All the way through the novel we get events through Lauren’s eyes and then via other folk, showing maybe what she is seeing is the truth, or maybe she is imagining seeing things, and I veered from one thought to another, wondering just which one is right. Were the twins singing at just five weeks or was it her imagination? Its so cleverly done that as a reader I just didn’t know.
Then there’s Jess, the police officer, the history of events in the area, Natalie, so many possible explanations and the easiest one for Patrick, the hospital and the police is that she’s imagining it brought on by stress, tiredness and possible health/child birth complications.
I tend to want definite answers and in this novel there isn’t one. How could there be though when no-one really knows what did happen? Its a very ambiguous ending, just as I was believing one thing once more the temptation of another version being correct raises its head. Its not the ending I like, but it is the perfect ending to this story.
Stars: Five, an amazing, brilliant debut novel, perfectly written, full of suspense and suggestions, leading reader one way then pulling them back the other. I really had no idea by the end which version of events was true. Chillingly suspenseful, and a thoroughly absorbing read.
ARC via Netgalley and Publishers
The Heart of a King, (The Loves of King Solomon 1-4), Jill Eileen Smith
Well, confession time. I didn’t notice the Christian genre category. I’m not one for reading books in that genre usually but adore historical ones, especially ones set so far back in time. Its fascinating to see how much – and how little – people have changed. Although its termed Christian, its more from the Biblical connection I think, the author isn’t throwing God and Faith as the answer to all life’s issues, but of course being a key biblical figure the story of Solomon and his wives can’t be told without elements of Christianity and Faith. For me, the balance worked perfectly and I enjoyed the story.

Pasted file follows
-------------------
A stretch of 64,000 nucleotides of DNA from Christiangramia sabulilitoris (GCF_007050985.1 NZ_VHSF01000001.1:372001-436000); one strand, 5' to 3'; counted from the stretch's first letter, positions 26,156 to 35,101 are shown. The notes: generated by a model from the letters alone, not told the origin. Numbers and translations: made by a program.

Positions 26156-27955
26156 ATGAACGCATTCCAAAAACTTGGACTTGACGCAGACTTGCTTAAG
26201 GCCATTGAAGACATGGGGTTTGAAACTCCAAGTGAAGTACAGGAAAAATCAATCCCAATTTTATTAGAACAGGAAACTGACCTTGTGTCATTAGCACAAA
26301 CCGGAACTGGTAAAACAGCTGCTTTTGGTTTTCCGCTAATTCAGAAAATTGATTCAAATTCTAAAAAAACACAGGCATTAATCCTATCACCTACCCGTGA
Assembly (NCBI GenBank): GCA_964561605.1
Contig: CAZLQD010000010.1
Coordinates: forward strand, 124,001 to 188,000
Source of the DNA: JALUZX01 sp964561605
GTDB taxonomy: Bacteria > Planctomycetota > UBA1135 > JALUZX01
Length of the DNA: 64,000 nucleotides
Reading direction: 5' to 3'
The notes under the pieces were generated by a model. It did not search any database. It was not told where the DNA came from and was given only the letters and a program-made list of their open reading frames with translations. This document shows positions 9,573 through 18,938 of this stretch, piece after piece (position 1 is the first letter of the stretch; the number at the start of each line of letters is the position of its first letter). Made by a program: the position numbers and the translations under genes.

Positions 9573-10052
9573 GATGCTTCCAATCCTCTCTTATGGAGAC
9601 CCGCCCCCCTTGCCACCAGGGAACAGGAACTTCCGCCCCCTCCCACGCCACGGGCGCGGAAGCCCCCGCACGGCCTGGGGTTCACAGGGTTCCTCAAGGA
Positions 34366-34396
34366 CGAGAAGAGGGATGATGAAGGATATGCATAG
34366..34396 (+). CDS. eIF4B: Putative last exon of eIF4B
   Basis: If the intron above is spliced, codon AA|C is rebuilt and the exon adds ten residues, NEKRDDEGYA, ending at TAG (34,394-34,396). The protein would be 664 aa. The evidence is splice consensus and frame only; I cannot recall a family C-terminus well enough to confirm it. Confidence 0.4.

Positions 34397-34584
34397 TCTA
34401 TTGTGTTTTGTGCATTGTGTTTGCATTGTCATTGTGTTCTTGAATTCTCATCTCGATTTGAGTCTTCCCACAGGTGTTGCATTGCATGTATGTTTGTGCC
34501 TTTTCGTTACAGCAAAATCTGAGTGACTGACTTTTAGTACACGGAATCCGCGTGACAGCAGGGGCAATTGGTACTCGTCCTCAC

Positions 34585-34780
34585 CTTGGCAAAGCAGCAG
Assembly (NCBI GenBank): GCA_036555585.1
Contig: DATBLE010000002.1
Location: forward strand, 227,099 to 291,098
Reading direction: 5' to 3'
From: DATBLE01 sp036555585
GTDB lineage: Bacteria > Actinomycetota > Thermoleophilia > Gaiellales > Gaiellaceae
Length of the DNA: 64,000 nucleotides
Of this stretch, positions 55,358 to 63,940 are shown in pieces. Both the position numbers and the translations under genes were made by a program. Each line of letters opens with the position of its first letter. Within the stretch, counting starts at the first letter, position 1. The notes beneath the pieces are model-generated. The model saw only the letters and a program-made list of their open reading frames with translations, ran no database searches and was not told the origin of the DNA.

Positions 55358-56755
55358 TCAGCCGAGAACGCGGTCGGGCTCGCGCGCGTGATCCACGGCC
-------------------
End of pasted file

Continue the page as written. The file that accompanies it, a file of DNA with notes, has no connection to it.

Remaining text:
Like most folk I mainly thing of Solomon in connection with wisdom, its one of those facts of life, the two are synonymous. I knew little of him as a character and I enjoyed seeing that he was fallible, even though he wanted to be devout.
The taking of so many wives, the way he struggles with first his desire for another woman, and then the need to not upset neighbouring kings by offending them if he refused to take their gift of a daughter for a wife, set against the fact that God specifically prohibits it. It proves he’s genuine to me, we all struggle to find reasons, justifications of we want to do something we know inside is wrong.
It made him feel very real, even though I didn’t like what he was doing. Its that marrying of wive from current perspective, one at a time, preferably just one in life, against the times back then when the more wives a king had the more power he was said to have. He wanted to be a good king, wanted peace but also wanted to stay true to God so he creates justification for his actions, even though he knows its wrong. I didn’t like that aspect of him, how he would just put aside how Namaah, and later his other wives, felt just because he was attracted so someone new. Later in the book it isn’t even chance that draws his eye, he specifically sets out to find women he’s attracted to. I lost respect for him over that.